Making a difference

Published 11:00 pm Wednesday, November 14, 2012

Elizabeth Dawson, coordinator of the 2nd Annual Fair Trade Extravaganza to be held from 2 until 4 p.m. Nov. 18 at St. Mark’s Episcopal Church in Troy, is pictured with bead jewelry that was made from recycled paper by Ugandan women who are among the world’s working poor. Other items for sale at the Fair Trade Extravaganza include percussion instruments made in Africa from natural and recycled items and bath and body products made by women who have survived lives on the streets.

Fair trade extravaganza at St. Mark’s November 14

Not often is there an opportunity to make a purchase and also make a difference in the world. But the 2nd Annual Fair Trade Extravaganza and Bake Sale at St. Mark’s Episcopal Church in Troy on Saturday, Nov. 18 will provide that opportunity.

Elizabeth Dawson, event coordinator, said the purchase of fair trade gifts supports women artisans in Asia, Africa and the Americas.

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Fair Trade is both a market-based approach and a social movement committed to improving conditions for the working poor around the world and promoting responsible stewardship of the environment throughout the production process, Dawson said.

“The products that will be offered at St. Mark’s Fair Trade Extravaganza provide the only means of revenue for artisans and others in their communities,” she said. “The proceeds from all product sales will go toward supporting these struggling artisans and their communities. And, all products are fair trade, handcrafted and eco-friendly.”

The 2012 Fair Trade Extravaganza will feature more than 270 bead items from BeadsforLife, percussion instruments from Africa and bath and body products from Thistle Farms.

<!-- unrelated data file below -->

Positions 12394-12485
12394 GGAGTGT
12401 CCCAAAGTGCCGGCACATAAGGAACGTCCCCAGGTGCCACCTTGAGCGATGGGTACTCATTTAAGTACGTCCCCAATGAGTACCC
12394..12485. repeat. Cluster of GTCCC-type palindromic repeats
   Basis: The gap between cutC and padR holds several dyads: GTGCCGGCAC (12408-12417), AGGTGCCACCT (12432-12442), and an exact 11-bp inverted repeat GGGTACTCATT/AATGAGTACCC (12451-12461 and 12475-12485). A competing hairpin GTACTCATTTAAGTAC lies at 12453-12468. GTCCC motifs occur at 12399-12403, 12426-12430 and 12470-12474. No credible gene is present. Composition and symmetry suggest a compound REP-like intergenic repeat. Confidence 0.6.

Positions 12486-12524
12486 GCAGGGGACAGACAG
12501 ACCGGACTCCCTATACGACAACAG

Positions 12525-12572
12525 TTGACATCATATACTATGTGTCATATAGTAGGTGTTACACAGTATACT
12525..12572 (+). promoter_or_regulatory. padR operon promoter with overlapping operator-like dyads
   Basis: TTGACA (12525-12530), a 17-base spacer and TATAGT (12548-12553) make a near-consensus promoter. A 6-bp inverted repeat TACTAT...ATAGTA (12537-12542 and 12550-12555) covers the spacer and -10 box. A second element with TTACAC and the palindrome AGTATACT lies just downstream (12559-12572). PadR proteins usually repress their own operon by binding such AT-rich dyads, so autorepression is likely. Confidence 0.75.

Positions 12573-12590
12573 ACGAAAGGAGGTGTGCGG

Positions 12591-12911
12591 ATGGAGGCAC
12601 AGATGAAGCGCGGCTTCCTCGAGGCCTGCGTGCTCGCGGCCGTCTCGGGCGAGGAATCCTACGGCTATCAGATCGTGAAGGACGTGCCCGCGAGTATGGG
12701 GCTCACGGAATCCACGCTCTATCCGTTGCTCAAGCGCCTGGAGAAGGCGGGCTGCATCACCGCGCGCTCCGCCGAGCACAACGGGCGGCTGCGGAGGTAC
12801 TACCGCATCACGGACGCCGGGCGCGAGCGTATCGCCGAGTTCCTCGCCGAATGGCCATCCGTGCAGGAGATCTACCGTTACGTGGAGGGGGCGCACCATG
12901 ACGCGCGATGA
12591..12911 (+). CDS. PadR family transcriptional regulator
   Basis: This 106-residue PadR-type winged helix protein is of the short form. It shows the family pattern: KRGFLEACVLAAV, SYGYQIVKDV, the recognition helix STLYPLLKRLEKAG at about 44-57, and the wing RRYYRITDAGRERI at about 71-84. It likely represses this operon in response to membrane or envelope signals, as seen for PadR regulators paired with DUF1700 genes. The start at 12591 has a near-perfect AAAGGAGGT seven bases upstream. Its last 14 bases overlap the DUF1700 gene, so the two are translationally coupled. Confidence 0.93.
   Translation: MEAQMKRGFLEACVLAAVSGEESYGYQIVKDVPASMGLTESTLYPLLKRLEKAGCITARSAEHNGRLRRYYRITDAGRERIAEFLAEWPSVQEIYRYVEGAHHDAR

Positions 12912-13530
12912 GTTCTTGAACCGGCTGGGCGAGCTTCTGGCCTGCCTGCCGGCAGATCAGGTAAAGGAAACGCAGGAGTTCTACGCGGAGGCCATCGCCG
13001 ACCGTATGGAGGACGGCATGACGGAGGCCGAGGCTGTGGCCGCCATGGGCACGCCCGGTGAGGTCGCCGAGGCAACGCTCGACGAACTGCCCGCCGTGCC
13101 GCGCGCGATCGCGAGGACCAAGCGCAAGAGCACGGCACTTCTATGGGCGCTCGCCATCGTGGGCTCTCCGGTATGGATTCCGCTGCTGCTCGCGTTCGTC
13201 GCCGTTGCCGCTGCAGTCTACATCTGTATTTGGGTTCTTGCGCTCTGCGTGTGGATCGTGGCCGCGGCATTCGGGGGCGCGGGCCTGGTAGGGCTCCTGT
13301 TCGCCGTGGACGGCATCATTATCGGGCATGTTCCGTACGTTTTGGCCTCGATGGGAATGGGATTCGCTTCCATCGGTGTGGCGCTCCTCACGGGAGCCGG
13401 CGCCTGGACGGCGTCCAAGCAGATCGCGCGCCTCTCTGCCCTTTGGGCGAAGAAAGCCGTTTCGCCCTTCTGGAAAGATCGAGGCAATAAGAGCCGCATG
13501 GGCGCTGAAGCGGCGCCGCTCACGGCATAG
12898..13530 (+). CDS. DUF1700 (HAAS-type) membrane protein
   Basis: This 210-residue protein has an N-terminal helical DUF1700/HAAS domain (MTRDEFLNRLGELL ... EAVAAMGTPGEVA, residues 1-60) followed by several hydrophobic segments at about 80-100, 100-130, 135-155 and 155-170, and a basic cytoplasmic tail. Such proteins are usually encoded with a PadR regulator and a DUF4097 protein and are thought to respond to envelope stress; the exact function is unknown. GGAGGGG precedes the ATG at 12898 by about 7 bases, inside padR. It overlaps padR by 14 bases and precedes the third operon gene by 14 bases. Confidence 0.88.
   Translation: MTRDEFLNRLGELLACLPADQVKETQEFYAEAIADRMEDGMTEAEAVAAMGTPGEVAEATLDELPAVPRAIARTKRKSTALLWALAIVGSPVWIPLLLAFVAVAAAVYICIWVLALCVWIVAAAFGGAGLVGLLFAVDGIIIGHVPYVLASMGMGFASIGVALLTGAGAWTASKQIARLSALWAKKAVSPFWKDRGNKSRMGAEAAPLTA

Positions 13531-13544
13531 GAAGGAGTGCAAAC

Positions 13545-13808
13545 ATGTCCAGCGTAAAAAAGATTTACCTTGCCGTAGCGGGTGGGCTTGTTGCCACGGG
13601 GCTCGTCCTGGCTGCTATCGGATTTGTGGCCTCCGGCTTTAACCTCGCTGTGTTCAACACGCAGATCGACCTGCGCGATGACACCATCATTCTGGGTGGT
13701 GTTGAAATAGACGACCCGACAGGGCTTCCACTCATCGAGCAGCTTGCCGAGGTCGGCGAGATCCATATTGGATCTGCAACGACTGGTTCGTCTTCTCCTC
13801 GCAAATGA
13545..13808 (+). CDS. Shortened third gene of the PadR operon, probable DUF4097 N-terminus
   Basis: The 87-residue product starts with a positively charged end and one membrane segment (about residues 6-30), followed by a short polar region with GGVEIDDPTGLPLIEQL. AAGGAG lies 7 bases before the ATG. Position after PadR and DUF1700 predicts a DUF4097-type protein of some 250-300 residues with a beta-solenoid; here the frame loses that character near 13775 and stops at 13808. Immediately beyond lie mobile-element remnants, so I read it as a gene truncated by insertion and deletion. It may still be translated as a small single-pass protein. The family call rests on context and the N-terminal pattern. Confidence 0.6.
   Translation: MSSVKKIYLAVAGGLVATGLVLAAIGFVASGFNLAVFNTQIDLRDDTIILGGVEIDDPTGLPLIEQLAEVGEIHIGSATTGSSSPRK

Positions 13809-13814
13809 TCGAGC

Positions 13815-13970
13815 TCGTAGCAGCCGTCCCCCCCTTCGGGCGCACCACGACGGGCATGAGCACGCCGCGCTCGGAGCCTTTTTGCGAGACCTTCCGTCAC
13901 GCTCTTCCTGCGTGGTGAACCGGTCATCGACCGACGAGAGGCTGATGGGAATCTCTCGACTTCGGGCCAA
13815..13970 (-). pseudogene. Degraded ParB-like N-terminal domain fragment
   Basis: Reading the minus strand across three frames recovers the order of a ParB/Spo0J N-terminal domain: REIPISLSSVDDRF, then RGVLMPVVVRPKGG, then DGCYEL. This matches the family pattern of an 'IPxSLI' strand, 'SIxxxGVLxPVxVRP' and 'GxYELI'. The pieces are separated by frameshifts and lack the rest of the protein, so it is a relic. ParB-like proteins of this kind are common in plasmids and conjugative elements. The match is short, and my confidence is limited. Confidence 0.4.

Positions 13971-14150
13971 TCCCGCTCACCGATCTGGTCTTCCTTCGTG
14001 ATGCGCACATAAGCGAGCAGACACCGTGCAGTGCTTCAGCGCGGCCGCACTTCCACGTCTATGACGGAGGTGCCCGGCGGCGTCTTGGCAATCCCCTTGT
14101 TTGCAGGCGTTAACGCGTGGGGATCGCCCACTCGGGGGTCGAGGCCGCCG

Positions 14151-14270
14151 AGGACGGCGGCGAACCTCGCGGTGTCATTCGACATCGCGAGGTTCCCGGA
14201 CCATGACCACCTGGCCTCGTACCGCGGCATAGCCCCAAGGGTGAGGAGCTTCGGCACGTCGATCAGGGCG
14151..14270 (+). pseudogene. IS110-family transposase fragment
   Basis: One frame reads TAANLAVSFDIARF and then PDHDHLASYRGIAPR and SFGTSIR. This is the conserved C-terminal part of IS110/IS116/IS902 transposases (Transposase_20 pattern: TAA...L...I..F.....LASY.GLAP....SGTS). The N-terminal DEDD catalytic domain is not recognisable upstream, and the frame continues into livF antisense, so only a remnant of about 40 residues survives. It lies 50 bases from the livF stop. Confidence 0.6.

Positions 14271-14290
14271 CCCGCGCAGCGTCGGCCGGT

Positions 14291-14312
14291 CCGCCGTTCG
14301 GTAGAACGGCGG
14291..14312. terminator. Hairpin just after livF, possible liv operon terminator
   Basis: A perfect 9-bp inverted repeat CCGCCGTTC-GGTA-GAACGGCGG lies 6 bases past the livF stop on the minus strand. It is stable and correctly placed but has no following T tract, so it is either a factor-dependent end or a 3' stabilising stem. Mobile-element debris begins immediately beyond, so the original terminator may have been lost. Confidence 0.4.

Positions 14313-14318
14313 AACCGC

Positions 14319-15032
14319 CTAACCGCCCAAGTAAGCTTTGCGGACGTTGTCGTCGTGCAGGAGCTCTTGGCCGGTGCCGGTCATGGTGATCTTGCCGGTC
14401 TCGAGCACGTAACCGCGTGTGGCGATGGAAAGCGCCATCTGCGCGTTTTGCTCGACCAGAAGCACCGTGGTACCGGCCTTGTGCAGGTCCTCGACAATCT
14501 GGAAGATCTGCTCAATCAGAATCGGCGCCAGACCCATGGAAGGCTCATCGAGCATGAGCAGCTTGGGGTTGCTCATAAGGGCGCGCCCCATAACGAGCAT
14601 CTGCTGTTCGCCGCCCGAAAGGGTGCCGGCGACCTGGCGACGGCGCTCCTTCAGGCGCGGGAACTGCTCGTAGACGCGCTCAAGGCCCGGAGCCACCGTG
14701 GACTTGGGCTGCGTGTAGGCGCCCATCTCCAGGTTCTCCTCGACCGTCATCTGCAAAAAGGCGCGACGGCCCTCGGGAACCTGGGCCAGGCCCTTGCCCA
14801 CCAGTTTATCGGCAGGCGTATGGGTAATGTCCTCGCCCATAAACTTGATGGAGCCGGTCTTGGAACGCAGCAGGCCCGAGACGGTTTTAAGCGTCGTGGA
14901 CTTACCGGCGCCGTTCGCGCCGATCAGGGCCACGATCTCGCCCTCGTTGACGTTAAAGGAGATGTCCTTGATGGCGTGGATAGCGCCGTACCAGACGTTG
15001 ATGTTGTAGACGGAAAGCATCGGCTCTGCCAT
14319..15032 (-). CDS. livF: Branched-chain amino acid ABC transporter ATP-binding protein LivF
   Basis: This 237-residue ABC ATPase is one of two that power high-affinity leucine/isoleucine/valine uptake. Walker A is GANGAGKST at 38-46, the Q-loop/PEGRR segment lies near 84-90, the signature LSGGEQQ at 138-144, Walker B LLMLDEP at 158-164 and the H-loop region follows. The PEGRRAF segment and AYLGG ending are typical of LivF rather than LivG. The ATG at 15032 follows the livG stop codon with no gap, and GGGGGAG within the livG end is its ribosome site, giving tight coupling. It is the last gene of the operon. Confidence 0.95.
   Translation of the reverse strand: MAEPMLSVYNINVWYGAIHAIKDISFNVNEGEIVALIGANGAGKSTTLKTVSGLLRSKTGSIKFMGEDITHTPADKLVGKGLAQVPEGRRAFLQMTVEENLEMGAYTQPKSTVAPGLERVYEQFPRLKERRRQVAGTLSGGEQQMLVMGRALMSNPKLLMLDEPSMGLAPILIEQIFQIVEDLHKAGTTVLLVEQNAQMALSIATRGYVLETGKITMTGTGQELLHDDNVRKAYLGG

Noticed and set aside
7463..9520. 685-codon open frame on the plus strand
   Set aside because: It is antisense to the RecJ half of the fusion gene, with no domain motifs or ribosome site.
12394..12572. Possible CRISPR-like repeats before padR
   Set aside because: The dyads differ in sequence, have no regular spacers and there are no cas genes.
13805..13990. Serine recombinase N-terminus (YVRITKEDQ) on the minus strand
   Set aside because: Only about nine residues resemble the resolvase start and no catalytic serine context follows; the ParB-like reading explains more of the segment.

“In Uganda, women have an opportunity to find work and earn money by making paper bead products from recycled paper,” Dawson said. “The beads are made into colorful bracelets, necklaces and ear rings. We’ll have more than 250 bead products, ranging in price from five dollars to 15 dollars, to choose from and they make wonderful gifts.”

Dawson said that money in the hands of the women who create these products becomes savings, savings become hope and hope becomes opportunity and sustainable businesses are born.

The percussion instruments that will be featured at the Fair Trade Extravaganza are created from natural products and recycled items.

“These percussion instruments are especially wonderful for children who enjoy music,” Dawson said. “But they are rhythm instruments that anyone can enjoy. From Peru, we have a variety of handmade ornaments, including the wool sheep ornaments that were so popular at last year’s Fair Trade Extravaganza.”

Dawson said Thistle Farms is a social enterprise that is run by women who have survived lives of prostitution, trafficking, addition and life of the streets.

“These women create by hand natural body care products that are as good for the body as they are for the earth,” Dawson said. “Thistle Farms uses all natural ingredients and earth-friendly practices.”

Thistle Farm products will also include note cards made from all natural products.

Dawson said by choosing Fair Trade products, buyers are not only accessing high quality products, they are making a difference in the lives of the people who grow and craft the products.

The Fair Trade Extravaganza will also offer Advent calendars, some with chocolate treats, and a variety of baked goods, including cookies, cakes and pies. The proceeds from the bake sale will support the food bank at the church.

The Fair Trade Extravaganza will be from 2 until 4 p.m. on Saturday, Nov. 18 at St. Mark’s Episcopal Church at 401 West College Street in Troy. Everyone is invited to come and support safe and healthy working conditions for farmers and artisans and create economic opportunities for marginalized producers.